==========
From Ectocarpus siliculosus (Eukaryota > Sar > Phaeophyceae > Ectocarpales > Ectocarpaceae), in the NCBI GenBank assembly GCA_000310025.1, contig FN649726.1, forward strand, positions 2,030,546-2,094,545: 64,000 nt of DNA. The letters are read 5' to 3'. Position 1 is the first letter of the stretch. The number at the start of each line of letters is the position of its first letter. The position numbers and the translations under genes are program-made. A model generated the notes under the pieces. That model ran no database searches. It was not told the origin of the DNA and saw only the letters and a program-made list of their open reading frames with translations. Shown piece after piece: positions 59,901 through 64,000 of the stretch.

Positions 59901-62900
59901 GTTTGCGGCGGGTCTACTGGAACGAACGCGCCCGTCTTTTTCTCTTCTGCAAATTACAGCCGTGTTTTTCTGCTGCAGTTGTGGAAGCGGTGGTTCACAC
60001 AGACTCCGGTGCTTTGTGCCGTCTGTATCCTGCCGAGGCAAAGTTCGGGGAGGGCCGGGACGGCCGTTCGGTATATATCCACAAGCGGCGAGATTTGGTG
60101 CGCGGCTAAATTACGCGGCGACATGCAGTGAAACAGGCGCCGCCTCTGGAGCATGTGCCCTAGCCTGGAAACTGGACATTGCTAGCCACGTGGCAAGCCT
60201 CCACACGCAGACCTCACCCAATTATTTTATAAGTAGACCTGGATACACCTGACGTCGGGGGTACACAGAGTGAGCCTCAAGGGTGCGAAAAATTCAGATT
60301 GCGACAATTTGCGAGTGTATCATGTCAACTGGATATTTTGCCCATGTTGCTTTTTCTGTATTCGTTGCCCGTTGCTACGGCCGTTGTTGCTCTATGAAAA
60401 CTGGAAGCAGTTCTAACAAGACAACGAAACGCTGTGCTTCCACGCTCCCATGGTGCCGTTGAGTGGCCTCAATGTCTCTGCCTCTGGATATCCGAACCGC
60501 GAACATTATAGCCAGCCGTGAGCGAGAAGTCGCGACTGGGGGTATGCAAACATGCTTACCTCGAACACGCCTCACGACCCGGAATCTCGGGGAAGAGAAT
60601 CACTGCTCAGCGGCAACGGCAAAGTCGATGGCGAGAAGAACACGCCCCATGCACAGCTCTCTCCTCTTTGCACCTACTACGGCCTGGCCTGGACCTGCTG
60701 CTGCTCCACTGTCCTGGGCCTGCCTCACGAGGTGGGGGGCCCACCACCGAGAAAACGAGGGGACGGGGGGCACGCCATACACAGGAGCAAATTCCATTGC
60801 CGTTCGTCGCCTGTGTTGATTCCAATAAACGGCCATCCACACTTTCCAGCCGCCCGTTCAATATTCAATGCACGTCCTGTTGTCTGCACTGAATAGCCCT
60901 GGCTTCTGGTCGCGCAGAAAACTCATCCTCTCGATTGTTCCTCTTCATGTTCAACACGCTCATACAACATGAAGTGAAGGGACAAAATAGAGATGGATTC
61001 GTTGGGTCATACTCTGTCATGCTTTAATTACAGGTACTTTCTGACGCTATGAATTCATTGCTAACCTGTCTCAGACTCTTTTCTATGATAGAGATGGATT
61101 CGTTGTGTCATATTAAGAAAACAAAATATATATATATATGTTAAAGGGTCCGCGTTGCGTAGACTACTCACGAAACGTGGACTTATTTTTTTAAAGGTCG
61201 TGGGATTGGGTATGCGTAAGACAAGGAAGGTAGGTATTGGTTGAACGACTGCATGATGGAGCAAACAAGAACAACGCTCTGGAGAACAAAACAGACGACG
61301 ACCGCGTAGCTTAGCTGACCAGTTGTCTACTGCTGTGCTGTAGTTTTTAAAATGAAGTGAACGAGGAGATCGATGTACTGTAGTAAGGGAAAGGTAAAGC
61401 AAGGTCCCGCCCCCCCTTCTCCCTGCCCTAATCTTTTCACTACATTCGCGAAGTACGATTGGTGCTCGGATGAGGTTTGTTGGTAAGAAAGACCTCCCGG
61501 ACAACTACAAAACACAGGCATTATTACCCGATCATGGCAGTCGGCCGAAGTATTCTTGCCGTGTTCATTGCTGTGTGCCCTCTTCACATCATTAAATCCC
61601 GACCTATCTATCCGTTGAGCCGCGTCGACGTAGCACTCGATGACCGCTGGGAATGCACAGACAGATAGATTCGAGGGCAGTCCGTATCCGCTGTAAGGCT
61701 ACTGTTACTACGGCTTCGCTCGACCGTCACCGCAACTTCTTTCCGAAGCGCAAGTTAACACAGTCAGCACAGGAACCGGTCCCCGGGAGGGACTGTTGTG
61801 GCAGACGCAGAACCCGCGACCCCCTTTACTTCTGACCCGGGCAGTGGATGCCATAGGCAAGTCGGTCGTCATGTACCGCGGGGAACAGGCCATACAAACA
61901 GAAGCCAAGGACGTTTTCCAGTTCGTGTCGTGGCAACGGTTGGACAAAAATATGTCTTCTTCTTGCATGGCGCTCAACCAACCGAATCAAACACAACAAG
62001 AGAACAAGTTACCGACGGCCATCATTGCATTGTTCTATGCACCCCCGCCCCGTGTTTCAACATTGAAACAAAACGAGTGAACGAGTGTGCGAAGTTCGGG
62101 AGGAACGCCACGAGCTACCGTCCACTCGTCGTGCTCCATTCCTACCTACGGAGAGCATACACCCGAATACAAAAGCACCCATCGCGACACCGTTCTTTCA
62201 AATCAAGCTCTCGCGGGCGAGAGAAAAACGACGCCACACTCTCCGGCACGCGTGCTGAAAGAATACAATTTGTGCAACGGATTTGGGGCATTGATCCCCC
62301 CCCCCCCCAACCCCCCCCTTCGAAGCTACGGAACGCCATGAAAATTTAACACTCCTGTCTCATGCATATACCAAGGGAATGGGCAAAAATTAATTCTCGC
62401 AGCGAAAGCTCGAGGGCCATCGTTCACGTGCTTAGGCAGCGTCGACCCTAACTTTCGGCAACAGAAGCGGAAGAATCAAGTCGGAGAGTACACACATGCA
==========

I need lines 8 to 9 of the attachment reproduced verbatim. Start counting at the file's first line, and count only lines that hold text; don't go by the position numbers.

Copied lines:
60401 CTGGAAGCAGTTCTAACAAGACAACGAAACGCTGTGCTTCCACGCTCCCATGGTGCCGTTGAGTGGCCTCAATGTCTCTGCCTCTGGATATCCGAACCGC
60501 GAACATTATAGCCAGCCGTGAGCGAGAAGTCGCGACTGGGGGTATGCAAACATGCTTACCTCGAACACGCCTCACGACCCGGAATCTCGGGGAAGAGAAT